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Babcia or Busha - any social class difference?


Ziemowit 9 | 2,915    
18 Aug 2013  #301
My comment wasn't addressed to you, Harry. I was explaining things to Sofijufka as she seems to be unaware of all the things "in the background". If Polonius agrees with you at least on this, you're a lucky man!
Harry    
18 Aug 2013  #302
Direct your lies to whomever you wish ziemowit, I'll still point them out as lies. As for 'tradition', its not me who is claiming an American word is a Polish word.
Poltecatl    
23 Aug 2013  #303
Why are many of you looking up words in the dictionary!? The dictionary is meant to be a mere representation of the vocabulary we use to speak, not the other way around! A dictionary has nothing more to say about a language than being providing definitions to but a subset of a language's vocabulary, all stopped in time of printing.

While "Busia" is non-standard (e.g. I haven't heard it myself here in Toronto), this does not mean that it is not part of a regiolect of the Polish language. And the Polish language is definitely not confined to the political boundaries of Poland. It is used all over the world where there are Polish people, and it influences other languages and is influenced by them as well, in different ways.

Do not misunderstand me: I am not promoting the word "Busia"; I simply think discussing whether it is in the dictionary or not is ridiculous. As an alternative, I think you should keep nana's question open and see: perhaps there are many other people who have heard this word.

So I urge all Polonophones, regardless of your citizenship, to stop limiting yourselves to such superfluous things as deciding whether a word is correct or incorrect, and instead, get together with fellow Polish-speakers and make authentic non-limited conversations! There is more to speaking a language than staring into a dictionary.
jms    
23 Oct 2013  #304
we always spelled it buszia and dziadzia - I was raised in chicago and called my grandparents these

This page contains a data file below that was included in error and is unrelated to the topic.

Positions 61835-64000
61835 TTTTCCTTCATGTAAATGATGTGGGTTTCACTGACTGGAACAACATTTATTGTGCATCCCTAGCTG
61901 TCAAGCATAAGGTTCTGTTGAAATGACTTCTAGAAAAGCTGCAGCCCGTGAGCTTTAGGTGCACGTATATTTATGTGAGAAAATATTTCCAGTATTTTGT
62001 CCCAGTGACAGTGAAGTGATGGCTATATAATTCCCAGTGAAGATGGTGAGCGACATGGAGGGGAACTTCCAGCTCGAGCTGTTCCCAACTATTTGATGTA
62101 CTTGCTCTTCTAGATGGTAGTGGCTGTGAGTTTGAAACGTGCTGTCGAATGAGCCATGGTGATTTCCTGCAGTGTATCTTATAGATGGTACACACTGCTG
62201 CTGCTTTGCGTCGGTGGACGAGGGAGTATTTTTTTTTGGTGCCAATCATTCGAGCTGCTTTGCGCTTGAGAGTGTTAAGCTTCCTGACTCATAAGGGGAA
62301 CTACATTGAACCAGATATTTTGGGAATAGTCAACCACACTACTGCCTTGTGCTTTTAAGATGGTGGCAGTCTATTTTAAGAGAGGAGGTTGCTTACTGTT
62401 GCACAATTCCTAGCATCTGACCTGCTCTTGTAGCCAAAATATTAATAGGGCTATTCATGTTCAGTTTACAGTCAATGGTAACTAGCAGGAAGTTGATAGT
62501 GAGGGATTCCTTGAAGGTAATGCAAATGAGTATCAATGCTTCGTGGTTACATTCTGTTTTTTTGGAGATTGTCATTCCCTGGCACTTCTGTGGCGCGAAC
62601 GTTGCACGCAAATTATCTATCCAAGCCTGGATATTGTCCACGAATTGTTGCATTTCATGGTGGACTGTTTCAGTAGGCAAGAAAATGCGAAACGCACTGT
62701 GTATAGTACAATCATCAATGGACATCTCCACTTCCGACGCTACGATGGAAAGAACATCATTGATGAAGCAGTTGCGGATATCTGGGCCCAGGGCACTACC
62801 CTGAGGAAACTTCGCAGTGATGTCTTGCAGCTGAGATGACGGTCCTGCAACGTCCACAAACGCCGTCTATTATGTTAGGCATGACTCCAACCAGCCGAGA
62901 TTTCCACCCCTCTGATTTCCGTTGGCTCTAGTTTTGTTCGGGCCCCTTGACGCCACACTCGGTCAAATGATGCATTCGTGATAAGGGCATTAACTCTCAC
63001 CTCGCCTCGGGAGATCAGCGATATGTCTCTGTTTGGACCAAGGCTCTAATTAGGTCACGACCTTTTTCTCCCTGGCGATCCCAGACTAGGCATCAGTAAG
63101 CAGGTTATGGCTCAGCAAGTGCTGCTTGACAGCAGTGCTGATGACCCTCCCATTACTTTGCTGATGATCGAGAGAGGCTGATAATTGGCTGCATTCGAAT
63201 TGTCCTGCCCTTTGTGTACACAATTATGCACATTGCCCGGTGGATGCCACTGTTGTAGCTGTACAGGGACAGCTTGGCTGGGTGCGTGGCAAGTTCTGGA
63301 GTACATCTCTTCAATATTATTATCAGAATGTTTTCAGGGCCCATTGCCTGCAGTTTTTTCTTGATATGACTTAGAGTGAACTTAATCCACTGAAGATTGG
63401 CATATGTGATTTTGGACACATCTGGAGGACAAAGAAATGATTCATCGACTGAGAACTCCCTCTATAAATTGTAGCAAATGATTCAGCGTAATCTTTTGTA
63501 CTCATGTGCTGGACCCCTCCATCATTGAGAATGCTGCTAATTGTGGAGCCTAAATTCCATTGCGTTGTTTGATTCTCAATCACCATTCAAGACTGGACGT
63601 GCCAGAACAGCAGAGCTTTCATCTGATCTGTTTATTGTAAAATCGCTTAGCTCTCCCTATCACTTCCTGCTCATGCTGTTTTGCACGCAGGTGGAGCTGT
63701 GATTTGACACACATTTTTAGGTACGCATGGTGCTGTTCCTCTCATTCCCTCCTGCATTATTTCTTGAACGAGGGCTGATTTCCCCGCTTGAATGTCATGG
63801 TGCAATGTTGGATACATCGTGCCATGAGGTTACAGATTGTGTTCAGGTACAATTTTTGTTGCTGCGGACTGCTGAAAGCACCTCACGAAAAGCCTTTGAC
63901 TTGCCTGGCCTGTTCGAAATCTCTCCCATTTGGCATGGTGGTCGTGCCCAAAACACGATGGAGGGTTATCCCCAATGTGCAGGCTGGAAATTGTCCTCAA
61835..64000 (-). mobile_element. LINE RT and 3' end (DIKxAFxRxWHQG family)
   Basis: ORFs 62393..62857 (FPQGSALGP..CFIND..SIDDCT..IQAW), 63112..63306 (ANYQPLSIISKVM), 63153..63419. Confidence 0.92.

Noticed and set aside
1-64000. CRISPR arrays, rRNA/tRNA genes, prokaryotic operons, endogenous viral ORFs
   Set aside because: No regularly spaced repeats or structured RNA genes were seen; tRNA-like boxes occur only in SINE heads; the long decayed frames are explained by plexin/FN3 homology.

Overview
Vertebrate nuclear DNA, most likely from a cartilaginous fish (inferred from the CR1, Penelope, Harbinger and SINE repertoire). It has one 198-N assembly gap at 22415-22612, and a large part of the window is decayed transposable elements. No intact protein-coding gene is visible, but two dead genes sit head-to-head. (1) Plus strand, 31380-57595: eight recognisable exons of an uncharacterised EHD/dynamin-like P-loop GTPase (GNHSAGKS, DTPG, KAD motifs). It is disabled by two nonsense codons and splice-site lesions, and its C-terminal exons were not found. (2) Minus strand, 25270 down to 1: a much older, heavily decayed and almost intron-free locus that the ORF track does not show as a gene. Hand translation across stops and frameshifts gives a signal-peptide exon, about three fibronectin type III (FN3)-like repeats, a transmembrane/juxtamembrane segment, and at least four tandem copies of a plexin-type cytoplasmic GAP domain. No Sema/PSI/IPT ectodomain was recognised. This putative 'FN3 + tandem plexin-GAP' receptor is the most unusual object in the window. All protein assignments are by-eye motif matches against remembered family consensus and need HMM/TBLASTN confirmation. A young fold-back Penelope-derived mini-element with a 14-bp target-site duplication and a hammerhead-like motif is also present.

Wulkan - | 3,289    
24 Oct 2013  #305
buszia

that must be some American dialect of Polish language
f stop 25 | 2,521    
24 Oct 2013  #306
Why are we still beating this dog? If that was an honest question, it was answered: it is not a word used in Poland. Otherwise it just getting rehashed for the sake of argument.
Wulkan - | 3,289    
24 Oct 2013  #307
If that was an honest question, it was answered

but it wasn't answered by me, I can't see where is your problem
f stop 25 | 2,521    
24 Oct 2013  #308
It wasn't just you, Wulkan, I was simply expressing my amazement that this subject gets brought up so often.
jon357 66 | 13,338    
24 Oct 2013  #309
This one does keep coming back.

It seems that it's a word used mostly in the US that seems odd in Poland - perhaps like some of the words that mostly went out of English English centuries ago but are still used over there. Like cordwood, gotten or

home-spun

delphiandomine 86 | 16,341    
24 Oct 2013  #310
aps like some of the words that mostly went out of English English centuries ago but are still used over there.

Furlough was a favourite recently.
billpawl - | 32    
25 Oct 2013  #311
jon357

This one does keep coming back.

It seems that it's a word used mostly in the US that seems odd in Poland - perhaps like some of the words that mostly went out of English English centuries ago but are still used over there. Like cordwood, gotten or home-spun

I would think "busia" is more likely an evolvement in a Polish-American dialect than a holdover from Polish not used in Poland anymore. My Polish grandparents were from the same generation as many others mentioned in this thread. However, they were farmers not around a Polonia community. There was no "busia" in their language and I think the reason is the lack of exposure to other polonia and that "busia" was not part of their language in Poland.
motownkas    
24 Dec 2013  #312
We always called our grandma busha
bowlingbusha    
24 Dec 2013  #313
My Busha died 20 years ago at the age of 87. She was born is Poland and that is what she called her Grandmother.
Harry    
25 Dec 2013  #314
How was she born in Poland in 1906?
Wulkan - | 3,289    
25 Dec 2013  #315
We always called our grandma busha

I feel sorry for her
Mr Grunwald 19 | 1,523    
26 Dec 2013  #316
Why? My father allways called his Grandmother for Busia. Just as everybody else in the family

How was she born in Poland in 1906?